The Elite Rodeo Association: The Future of Rodeo?

The ERA marks a new chapter in the history of the sport of the rodeo.

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In mid-February, 2015, a group of the top athletes in professional rodeo announced the formation of a new governing body, the Elite Rodeo Association or ERA. Created specifically to provide a competitive tour for the top 1% in the sport, the ERA is created and owned by rodeo cowboys to cater to rodeo cowboys.

The ERA plans to follow a tour-style format, with the same group of cowboys competing all season long.

Similar to the idea of the Wrangler Champions Challenge (but without the team-based concept,) this format of competition lends itself well to extensive TV coverage and easy recognition among fans. In a nation which recognizes and celebrates athletes that can be followed all season long, the ERA tour should create a wider fan base and introduce more to the world of rodeo.

The ERA is already facing criticism as an association designed simply to pad the pockets of the elite talent that created it, but founder and world champion bareback rider Bobby Mote stated in an interview with Rodeo Fame Magazine that the association simply wishes to present more competition opportunities within an association owned by the athletes that compete through it. The Professional Rodeo Cowboys Association is investor-owned, meaning that some decisions are made that are not approved by cowboys. As a membership-driven organization, the PRCA makes decisions based on the majority of its athletes who are weekend warriors rather than full-time professionals.

The ERA seeks to represent the small percentage of rodeo athletes that do compete full-time.

Mote added that for most weekend warrior, the rewards available through the PRCA were not worth the risk of being on the road 200 days out of the year or facing injury in the arena. The ERA seeks to offer real money that could make professional rodeo possible without such sacrifices--much like other professional sports leagues popular in America today.

Athletes who are good enough to compete in the ERA could then make a living between sponsorships and rodeo prizes (more like the format of the Professional Bull Riders.)

The ERA wants it to be known that cowboys and cowgirls will not be forced to choose between competing in the PRCA and the ERA--as long as athletes can commit to all of the tour stops of the ERA, they are welcome to continue pursuing their PRCA career as well.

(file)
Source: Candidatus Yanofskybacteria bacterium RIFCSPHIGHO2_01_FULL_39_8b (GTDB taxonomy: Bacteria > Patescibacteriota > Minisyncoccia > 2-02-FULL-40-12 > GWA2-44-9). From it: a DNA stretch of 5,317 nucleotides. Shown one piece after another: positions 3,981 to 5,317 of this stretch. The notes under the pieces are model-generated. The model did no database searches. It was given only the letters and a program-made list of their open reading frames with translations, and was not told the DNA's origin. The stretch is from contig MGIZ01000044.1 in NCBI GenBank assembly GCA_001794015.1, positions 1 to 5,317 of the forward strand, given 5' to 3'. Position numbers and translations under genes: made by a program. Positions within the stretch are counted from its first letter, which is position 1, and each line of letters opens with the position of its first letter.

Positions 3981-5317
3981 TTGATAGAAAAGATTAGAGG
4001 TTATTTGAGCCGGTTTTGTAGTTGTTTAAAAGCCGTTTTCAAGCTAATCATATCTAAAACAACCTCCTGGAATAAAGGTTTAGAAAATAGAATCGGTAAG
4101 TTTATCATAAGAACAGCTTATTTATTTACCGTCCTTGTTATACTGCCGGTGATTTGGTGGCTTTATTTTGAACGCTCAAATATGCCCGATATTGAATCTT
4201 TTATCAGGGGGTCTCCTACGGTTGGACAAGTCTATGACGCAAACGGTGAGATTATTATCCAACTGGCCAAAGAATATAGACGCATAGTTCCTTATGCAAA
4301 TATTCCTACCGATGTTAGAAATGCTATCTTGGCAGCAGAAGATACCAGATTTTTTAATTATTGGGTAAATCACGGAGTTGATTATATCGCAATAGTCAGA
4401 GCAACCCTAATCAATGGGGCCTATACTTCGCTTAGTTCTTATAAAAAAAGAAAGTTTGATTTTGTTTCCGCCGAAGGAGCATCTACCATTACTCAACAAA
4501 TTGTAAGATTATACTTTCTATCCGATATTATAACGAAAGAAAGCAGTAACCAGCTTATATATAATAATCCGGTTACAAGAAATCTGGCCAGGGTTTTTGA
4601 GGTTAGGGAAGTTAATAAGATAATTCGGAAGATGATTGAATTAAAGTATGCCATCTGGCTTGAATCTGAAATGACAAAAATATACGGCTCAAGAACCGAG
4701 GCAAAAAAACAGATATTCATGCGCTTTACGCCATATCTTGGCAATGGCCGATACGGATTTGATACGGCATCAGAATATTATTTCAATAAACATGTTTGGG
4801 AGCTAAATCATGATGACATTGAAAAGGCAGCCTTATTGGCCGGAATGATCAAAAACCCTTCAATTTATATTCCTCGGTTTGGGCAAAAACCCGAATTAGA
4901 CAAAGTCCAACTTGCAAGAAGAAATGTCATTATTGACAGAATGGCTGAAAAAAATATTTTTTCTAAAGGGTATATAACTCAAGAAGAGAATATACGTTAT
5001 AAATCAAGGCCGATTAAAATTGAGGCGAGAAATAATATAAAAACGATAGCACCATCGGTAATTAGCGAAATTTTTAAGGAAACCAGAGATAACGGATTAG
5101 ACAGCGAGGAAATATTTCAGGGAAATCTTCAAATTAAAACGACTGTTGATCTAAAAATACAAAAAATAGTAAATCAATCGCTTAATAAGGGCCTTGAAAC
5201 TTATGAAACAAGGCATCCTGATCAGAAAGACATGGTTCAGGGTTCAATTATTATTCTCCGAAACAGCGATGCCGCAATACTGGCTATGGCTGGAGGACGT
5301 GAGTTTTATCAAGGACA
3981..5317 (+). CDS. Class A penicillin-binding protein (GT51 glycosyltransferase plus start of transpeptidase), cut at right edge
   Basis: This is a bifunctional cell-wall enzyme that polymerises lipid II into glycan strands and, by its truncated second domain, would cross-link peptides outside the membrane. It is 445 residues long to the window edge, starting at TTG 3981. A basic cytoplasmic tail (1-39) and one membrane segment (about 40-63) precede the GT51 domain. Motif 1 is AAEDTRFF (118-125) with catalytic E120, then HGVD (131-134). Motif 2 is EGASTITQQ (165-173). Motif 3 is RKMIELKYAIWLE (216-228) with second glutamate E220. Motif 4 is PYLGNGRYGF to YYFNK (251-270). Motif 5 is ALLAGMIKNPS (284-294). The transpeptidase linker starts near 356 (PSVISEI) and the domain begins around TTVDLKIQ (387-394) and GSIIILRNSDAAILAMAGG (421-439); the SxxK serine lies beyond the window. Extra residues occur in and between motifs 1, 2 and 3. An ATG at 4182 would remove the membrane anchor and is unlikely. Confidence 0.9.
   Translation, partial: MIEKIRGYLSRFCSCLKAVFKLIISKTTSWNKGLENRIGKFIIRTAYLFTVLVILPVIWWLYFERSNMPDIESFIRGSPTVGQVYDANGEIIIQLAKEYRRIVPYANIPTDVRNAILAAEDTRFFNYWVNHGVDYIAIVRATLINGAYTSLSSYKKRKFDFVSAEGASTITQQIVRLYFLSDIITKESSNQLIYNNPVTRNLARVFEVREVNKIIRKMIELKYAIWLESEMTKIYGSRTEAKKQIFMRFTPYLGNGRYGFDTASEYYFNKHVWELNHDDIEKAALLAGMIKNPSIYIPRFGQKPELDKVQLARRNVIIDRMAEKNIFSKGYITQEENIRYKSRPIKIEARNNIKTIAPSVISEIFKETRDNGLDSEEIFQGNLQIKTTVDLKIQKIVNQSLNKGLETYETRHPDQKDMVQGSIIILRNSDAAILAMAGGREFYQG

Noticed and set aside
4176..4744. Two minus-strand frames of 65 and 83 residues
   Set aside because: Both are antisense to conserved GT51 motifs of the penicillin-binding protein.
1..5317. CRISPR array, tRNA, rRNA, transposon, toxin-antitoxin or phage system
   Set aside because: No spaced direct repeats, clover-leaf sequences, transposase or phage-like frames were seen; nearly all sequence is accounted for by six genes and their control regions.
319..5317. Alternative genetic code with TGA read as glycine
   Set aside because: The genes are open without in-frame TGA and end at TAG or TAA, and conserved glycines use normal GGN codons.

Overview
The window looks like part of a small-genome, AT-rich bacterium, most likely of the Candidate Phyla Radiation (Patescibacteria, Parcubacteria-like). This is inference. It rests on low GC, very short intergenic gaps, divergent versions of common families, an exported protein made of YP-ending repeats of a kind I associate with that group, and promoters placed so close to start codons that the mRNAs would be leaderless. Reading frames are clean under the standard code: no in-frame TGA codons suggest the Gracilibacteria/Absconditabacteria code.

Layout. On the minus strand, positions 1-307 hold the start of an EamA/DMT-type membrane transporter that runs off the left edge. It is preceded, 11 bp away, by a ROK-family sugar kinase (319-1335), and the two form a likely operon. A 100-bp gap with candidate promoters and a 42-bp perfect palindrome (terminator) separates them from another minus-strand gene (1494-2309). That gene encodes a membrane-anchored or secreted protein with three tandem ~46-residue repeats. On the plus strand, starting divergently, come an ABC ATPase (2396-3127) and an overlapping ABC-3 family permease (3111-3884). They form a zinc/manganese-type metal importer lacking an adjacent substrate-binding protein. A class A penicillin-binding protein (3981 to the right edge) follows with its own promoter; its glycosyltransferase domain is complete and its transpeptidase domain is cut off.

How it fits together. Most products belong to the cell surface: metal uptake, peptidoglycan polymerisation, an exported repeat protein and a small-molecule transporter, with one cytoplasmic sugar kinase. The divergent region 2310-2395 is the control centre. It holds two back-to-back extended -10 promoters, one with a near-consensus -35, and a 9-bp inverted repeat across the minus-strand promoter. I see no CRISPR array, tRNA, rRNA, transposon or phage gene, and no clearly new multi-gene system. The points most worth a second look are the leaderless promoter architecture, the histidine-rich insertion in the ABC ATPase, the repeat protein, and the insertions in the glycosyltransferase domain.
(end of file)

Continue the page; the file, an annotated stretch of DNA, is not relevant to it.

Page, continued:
The ERA will host its first tour starting in 2016, keeping the initial group of contestants small in order to work out the format and whatever other bumps may pop up along the way. Overall, the ERA seeks to revolutionize the fan experience with allusions to a new face-paced format and opportunities to see the big stars of rodeo in every performance.

Details on the qualifying system that is to be in place have not yet been released, so it's currently unclear how new talent will qualify to be part of the ERA. While many critics are quick to judge the ERA as being only for the current best in the world, Mote pointed out in his interview that local talent that was previously unable to compete at the world championship level due to the time and money investment could now be able to compete in a fifteen-rodeo tour and make a professional living.

In a world in which rodeo is constantly overlooked by "conventional" team-based professional sports, ERA could be the answer that will bring rodeo to the mainstream.

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Your Citation
Kovatch, Kristen. "The Elite Rodeo Association: The Future of Rodeo?" ThoughtCo, Feb. 25, 2016, Kovatch, Kristen. (2016, February 25). The Elite Rodeo Association: The Future of Rodeo? Retrieved from Kovatch, Kristen. "The Elite Rodeo Association: The Future of Rodeo?" ThoughtCo. (accessed November 23, 2017).